Mining Legacies

26 September 2019

Join a panel of experts as they challenge Australia’s current approach to managing mining legacies.


About this Event


This event is run in partnership with the Mineral Policy Institute and Australian Conservation Foundation.


When mines are proposed, they are typically surrounded by a host of supportive voices of proponents and political leaders who quickly associate themselves with the idea that mining will solve regional unemployment and bolster local economic activity long before a rational assessment of the proposal has been undertaken. Communities respond with different voices: some for, some against, and some ambivalent. Environmental and human rights NGOs may find collaborations with these communities – raising issues and including the local into carefully crafted national and international campaigns. In short, there often is a flurry of activity. But what happens when it’s time for a mine to be rehabilitated and close up shop?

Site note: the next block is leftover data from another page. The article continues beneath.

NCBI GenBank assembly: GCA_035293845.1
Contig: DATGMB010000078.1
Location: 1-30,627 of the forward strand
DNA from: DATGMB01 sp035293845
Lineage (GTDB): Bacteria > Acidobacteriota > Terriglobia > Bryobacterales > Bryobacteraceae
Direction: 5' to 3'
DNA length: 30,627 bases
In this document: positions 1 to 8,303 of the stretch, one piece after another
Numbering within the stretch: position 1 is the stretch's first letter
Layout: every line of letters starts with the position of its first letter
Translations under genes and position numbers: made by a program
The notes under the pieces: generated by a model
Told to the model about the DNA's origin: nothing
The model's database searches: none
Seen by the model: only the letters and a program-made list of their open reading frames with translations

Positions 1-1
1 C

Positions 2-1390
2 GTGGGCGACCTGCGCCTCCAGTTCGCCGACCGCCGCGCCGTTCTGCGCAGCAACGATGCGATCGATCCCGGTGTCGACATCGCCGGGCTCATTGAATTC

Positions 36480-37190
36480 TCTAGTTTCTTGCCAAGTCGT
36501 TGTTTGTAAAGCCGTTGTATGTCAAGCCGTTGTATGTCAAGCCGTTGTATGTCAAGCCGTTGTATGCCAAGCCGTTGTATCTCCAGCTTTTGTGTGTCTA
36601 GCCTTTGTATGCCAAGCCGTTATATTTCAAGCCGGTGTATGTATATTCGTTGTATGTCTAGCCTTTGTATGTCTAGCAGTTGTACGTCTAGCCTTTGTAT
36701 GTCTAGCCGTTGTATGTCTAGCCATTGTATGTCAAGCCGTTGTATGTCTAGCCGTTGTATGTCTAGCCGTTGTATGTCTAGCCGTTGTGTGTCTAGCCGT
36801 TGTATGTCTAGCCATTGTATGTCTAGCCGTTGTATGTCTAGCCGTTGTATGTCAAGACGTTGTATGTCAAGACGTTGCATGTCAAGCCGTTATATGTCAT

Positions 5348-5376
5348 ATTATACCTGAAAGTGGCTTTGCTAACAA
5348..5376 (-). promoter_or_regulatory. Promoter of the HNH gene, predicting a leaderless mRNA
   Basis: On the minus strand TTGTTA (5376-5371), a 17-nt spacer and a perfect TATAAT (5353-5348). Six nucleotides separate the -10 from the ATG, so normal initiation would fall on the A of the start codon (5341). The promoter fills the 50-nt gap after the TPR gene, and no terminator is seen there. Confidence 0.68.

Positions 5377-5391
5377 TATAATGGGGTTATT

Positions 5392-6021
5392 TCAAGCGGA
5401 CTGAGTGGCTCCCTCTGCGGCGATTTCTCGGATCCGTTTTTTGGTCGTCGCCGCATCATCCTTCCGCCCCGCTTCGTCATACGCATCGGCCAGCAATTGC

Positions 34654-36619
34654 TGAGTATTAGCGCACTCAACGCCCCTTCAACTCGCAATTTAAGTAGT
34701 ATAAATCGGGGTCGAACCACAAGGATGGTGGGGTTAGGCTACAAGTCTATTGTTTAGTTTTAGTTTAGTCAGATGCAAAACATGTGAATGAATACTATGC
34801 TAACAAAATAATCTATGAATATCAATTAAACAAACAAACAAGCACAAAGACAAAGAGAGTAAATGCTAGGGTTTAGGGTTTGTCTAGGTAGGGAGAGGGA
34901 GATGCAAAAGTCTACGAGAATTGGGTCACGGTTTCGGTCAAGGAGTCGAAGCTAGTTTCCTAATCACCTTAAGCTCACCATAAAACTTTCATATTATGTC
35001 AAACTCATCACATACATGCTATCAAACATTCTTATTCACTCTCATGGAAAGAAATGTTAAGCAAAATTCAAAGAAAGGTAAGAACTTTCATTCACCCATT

Mine rehabilitation and mine closure is at first glance much less “spectacular” than the arrival of a new mine – there are rarely protests, blockades, or election promises when it’s time to close a mine. But it is in these apparently mundane spaces we catch a glimpse of the long-term social and environmental impacts of mining: rehabilitation failures and the slow-violence of environmental degradation; the hard work for local communities transitioning out of a resource dependent economy; and regulatory failures that lead to abandoned mines and a practice of putting mines in indefinite “care and maintenance”, which sets a precedent for mining companies to simply walk away.

 

Join a panel of experts as they challenge Australia’s current approach to managing mining legacies, embracing ethical, economic, environmental and social perspectives in an exploration of responsible mine closure.

Event details



Mining Legacies

Where

RD Watt Seminar Room, RD Watt Building, Science Road, University of Sydney

When

26 September 2019


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